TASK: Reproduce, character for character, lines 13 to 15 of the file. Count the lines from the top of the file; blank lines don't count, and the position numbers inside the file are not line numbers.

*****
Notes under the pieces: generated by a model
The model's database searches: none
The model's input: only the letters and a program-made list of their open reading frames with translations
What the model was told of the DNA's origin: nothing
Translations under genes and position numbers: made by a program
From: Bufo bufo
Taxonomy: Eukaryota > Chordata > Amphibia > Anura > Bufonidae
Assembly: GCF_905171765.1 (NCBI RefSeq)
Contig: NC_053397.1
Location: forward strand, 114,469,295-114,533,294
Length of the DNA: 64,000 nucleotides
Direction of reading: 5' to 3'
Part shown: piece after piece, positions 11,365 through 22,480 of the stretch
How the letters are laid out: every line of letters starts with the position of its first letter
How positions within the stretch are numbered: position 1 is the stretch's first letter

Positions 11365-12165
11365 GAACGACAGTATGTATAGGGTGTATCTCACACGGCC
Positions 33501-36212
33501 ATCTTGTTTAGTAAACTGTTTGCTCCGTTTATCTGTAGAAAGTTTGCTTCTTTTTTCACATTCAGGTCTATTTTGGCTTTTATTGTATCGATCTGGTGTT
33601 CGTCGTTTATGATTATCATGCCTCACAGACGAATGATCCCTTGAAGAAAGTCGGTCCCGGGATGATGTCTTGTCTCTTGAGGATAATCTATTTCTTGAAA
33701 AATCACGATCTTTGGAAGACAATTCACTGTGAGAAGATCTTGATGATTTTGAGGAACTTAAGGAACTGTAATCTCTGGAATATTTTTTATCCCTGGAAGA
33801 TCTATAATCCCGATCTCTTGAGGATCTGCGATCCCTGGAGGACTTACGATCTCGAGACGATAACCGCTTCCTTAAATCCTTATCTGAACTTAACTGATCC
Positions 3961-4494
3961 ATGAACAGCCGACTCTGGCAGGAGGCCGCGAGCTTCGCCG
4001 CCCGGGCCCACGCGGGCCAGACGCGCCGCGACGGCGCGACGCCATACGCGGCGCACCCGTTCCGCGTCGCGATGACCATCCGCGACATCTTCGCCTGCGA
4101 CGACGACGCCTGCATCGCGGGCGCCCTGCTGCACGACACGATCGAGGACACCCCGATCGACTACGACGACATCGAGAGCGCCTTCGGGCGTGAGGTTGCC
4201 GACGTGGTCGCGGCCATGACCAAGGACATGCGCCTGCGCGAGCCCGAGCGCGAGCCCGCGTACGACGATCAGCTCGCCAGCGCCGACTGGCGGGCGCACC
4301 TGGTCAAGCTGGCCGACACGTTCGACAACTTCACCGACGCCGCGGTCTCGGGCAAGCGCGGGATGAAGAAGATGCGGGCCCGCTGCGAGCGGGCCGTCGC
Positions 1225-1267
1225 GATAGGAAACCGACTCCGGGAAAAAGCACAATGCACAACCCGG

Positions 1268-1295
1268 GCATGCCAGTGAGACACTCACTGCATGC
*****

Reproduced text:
Part shown: piece after piece, positions 11,365 through 22,480 of the stretch
How the letters are laid out: every line of letters starts with the position of its first letter
How positions within the stretch are numbered: position 1 is the stretch's first letter